Consumer Prices September 2009 – Real Prices Down 4.7%

The BLS reported yesterday:

On a seasonally adjusted basis, the Consumer Price Index for All Urban Consumers (CPI-U) rose 0.2 percent in September, the Bureau of Labor Statistics reported today. The increase was less than the 0.4 percent rise in August. The index has decreased 1.3 percent over the last 12 months on a not seasonally adjusted basis.

The seasonally adjusted increase in the all items index was broad based, although tempered by a decline in the food index. The all items less food and energy index increased 0.2 percent in September after increasing 0.1 percent in each of the previous two months. Contributing to this increase were advances in the indexes for lodging away from home, medical care, new vehicles, used cars and trucks, and public transportation. The increase occurred despite declines in the indexes for rent and owners’ equivalent rent, the first decreases in those indexes since 1992. The energy index also increased in September, as increases in the indexes for gasoline, fuel oil and electricity more than offset a decline in the index for natural gas.

In contrast to these increases, the food index declined, falling for the sixth time in the last eight months. The index for food away from home increased, but the food at home index declined as the indexes for fruits and vegetables and for meats, poultry, fish and eggs fell sharply. Both the food and energy indexes have declined over the past 12 months. The decline in the food index is the first 12-month decrease in that index in over 40 years.

Note that there are a lot of  “first time in x years” declines in the report above.

And what about real prices, meaning prices where the unrealisic owner’s equivalent rent is replaced with the decline in the case shiller (most recently 12.76%) index? If we make that adjustment, real annual price declines were actually -4.7%.

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Money Supply – September 2009

The true money supply has fallen by $11 billion from August to September to now $2,133 billion:

money-supply-september-2009

This is the 4th monthly decline straight.

The annual growth rate has dropped to 10%:

money-supply-growth-september-2009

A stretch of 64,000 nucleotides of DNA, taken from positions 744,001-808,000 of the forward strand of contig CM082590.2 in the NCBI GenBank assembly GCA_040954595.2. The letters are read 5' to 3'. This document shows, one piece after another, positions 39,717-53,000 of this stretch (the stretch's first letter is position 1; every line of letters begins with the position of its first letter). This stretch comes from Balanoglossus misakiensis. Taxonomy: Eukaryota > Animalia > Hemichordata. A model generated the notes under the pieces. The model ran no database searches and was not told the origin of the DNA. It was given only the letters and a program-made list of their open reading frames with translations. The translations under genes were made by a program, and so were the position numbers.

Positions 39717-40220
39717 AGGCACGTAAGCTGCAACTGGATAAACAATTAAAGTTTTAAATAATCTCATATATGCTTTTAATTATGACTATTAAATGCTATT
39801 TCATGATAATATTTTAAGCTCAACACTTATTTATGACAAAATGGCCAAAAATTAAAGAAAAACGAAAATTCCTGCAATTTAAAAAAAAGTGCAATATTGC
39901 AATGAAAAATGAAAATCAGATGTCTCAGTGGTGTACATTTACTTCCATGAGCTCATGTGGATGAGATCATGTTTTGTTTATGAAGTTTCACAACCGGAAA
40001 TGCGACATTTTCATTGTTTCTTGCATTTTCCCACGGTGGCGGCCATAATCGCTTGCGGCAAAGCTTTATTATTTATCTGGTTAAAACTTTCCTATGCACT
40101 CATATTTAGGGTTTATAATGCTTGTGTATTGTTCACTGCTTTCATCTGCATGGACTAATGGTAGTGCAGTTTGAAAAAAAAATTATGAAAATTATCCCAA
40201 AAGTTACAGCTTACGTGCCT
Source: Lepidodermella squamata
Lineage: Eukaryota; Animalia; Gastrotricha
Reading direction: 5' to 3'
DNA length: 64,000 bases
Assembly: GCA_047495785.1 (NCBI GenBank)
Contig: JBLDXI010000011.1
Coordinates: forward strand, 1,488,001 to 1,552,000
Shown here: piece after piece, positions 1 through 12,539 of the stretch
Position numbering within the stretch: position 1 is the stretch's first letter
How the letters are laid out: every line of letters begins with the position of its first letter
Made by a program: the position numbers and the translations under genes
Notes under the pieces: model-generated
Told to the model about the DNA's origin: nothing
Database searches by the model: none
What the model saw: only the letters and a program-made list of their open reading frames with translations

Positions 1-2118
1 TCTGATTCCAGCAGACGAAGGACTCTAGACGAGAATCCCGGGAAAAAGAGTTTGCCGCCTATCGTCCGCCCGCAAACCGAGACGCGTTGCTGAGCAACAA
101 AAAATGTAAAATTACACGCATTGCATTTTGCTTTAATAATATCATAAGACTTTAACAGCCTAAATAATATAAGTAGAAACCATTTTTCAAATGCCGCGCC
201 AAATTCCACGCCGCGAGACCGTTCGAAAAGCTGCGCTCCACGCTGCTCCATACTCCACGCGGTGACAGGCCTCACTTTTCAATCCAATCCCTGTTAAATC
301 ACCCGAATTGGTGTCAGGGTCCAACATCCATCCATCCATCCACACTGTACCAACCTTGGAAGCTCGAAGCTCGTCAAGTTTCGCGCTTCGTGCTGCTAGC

One more noteworthy item in this month’s money supply data: The Treasury’s “Supplementary Financing Account”, after 6 months of maintaining a constant level of $200 billion, has now dropped to $191 billion. I believe this may be yet another sign that the Fed’s efforts to wind down the monetary stimulus have already begun behind the scenes.

This, along with an ongoing and accelerating credit contraction, will be forces blowing in the face of all futile attempts to reflate the bubble.

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Employers Shed 263,000 Jobs in September 09; Real Uneployment Reaches 17 Percent

Today’s statement from the BLS Commissioner notes:

Job losses continued in September, and the unemployment rate continued to trend up, reaching 9.8 percent. Nonfarm payroll employment fell by 263,000 over the month, and losses have averaged 307,000 per month since May. Payroll employment has fallen for 21 consecutive months, with declines totaling 7.2 million. In September, notable job losses occurred in construction, manufacturing, government, and retail trade.

Based on today’s report on the employment situation, the real unemployment rate U-6, the best and most realistic unemployment measure, has now reached 17%:

bls-september-2009

The numbers are worse than analysts had expected:

Analysts polled by Reuters had expected non-farm payrolls to drop 180,000 in September and the unemployment rate to rise to 9.8 percent from 9.7 percent the prior month. The poll was conducted before reports, including regional manufacturing surveys, showed some deterioration in employment measures.

… welcome to the post-cash-for-clunkers economy.

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